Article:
That is where Pfc Snodgrass was when the Japanese attacked the Philippines on December 8, 1941, just hours after bombing Pearl Harbor. On August 13, 1942, his family was notified that their son was missing in action. On January 30, 1943, they learned he was being held by the Japanese as a prisoner of war. He had survived the Bataan Death March and was doing his best to survive the extremely harsh conditions of PW Camp #1 Cabanatuan, PI. His family received occasional cards from Pfc Snodgrass up until they received word from the U S government that their son had died on October 24, 1944, when the Japanese prison-ship on which he was being transported had been sunk in the South China Sea. He was 23 years old.

The prison-ship that took Pfc Snodgrass to his death was the Arisan Maru, a Japanese freighter that was a so-called hell ship used to transport POWs from camps on the Philippine Islands to camps in Japan. 1783 U S prisoners of war were crammed into the hold of the Arisan Maru, which had no markings on it to indicate it was transporting POWs.

As the Arisan Maru was sailing along with a convoy of Japanese destroyers, it was torpedoed by the USS Shark, a submarine that was subsequently lost with all hands. After the Arisan Maru was hit, the Japanese crew locked the hatches to the hold, cut the rope ladders, and abandoned ship leaving the prisoners to their fate. The POWs managed to get the hatches open, and most if not all of them escaped from the hold. But then the ship broke apart and sank, leaving the men stranded in the water. Many tried to swim to the Japanese destroyers, which had picked up the Japanese crew, but the destroyers were moving away from the wreckage, and the Japanese crew on board the destroyers were beating off any POWs who got close.

Only 8 of the POWs survived, and of those, only 5 escaped the Japanese and made it to China.

The sinking of the Arisan Maru is the worst maritime disasters in U S history. To give you an idea of the scope of loss of life, more people died when the Arisan Maru went down than in the sinking of the Titanic.

On this Memorial Day, please pause to remember people like my mother’s cousin, Tommy Snodgrass, and the suffering he endured and the sacrifice he made in military service to his country. Let’s remember people like my father’s brother John, who died when the B-17 he was piloting was shot down over France. There is nothing glorious in war, just death and destruction. Remembering those who lost their lives in war and honoring their sacrifice is perhaps the best way to remember that war is a horrible thing to be avoided at almost any cost.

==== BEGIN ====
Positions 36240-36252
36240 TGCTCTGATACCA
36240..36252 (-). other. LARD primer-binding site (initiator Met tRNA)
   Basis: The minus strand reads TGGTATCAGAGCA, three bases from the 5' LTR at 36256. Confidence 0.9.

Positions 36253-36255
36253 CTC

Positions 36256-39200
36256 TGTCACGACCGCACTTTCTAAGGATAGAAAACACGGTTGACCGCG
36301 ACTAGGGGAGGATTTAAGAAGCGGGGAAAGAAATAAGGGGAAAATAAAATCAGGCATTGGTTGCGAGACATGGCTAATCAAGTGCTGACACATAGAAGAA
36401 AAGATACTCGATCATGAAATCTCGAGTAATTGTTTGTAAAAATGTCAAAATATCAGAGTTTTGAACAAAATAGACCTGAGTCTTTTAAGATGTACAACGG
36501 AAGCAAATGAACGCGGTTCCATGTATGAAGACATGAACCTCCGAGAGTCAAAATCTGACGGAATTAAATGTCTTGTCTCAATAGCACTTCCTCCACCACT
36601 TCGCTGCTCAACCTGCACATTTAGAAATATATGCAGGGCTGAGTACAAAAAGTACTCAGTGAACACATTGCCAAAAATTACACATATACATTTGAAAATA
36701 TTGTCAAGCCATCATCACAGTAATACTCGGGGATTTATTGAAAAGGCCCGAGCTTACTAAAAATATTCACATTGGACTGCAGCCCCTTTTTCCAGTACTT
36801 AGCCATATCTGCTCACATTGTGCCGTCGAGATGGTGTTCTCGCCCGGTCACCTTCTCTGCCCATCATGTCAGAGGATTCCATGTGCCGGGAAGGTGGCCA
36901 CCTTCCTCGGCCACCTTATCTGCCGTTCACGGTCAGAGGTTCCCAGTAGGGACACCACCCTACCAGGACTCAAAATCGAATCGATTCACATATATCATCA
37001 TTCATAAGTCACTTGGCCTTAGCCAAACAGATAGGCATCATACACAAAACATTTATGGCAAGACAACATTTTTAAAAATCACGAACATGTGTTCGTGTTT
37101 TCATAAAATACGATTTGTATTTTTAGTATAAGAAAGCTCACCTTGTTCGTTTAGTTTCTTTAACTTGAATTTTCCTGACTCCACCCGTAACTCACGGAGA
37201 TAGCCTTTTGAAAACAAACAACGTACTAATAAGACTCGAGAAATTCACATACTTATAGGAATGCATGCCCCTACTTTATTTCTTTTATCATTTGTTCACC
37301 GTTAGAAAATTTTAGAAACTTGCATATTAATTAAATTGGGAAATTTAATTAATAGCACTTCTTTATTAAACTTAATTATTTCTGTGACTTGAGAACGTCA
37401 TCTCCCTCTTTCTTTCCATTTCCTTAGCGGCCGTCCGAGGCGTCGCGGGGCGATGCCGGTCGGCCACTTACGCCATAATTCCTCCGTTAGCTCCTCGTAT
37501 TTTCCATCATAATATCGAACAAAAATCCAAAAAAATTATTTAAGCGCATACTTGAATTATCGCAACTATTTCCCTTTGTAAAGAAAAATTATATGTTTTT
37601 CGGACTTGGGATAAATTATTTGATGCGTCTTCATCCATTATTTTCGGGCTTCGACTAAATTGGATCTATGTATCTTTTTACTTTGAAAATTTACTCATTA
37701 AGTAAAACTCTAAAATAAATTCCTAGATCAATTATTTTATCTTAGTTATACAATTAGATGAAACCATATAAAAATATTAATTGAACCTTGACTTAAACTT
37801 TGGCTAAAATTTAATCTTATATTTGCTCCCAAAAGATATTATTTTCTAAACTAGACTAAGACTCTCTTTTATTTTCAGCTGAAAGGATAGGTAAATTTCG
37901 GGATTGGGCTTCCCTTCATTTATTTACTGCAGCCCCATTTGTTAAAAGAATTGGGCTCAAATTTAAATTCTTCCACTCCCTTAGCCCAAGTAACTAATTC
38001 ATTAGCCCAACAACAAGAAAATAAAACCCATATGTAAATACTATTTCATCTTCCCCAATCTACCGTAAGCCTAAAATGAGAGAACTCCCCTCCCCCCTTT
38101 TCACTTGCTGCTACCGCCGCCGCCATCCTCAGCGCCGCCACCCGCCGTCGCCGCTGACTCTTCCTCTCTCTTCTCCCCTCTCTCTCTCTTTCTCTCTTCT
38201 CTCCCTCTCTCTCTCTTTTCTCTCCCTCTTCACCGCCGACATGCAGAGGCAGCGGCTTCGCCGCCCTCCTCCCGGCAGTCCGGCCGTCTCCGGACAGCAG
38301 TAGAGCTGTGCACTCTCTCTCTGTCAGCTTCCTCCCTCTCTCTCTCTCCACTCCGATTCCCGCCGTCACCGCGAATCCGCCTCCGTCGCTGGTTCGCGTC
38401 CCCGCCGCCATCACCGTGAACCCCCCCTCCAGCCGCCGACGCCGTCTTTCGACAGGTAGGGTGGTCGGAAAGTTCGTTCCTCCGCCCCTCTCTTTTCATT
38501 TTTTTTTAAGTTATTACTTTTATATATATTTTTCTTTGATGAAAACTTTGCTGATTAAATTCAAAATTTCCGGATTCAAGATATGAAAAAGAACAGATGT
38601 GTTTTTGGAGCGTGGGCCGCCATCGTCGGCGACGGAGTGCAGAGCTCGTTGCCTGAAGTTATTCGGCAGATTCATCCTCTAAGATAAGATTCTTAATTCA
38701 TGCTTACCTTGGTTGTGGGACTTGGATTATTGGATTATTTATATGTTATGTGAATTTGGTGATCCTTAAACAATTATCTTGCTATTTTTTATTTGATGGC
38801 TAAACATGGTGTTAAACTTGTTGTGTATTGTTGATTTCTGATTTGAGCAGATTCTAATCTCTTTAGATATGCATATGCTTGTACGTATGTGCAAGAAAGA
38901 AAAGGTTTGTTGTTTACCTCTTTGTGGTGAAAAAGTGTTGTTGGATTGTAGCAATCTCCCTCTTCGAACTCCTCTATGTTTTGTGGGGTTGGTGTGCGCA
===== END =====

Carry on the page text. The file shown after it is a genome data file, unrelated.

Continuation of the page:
My mother kept the bulletin from her cousin's memorial service all her life. I found it among her things after her death.

My mother kept the bulletin from her cousin’s memorial service all her life. I found it among her things after her death.

Version 2

A young man’s life ended far too soon.

I Decided!

So, here’s what I decided to do with Caribou and Take Me Out to the Ball Park.

I took one bobbin of Caribou and wound it on my ball winder to make a center-pull ball, then I plied from both ends of the ball to make a 2-ply.

Bobbin #1 of bump #1 is now a 2-ply spun from a center-pull ball. The entire brown section is hidden under the gray. We will have to wait until I wind the yarn on my niddy noddy to see just how spectacular (or not) the finished yarn will be.

This probably wasn’t the best colorway to use for this method because the colors are not repeating, and each color is very long. I think it would work better with a colorway that has short color repeats and lots of different colors. But it is a technique I really wanted to try, and I ended up with a beautiful marled 2-ply, although the picture doesn’t show just how much color variation there is in this yarn since most of it is hidden.

I am going to chain-ply the other bobbin of singles. I don’t know how I will end up spinning and plying the other bump of Caribou, but I am pretty sure I will do something completely different from what I did with the first bump.

Take Me Out to the Ball Park ended up as a 2-ply, just as I originally intended. I’m so happy that I stuck to my original plan.

Here’s the skein straight off the niddy noddy. It will look a little more organized once I have set the twist.

Here’s the obligatory close-up shot.

A skein of handspun just hanging out on the front porch with a geranium.

I included this picture because–GERANIUMS!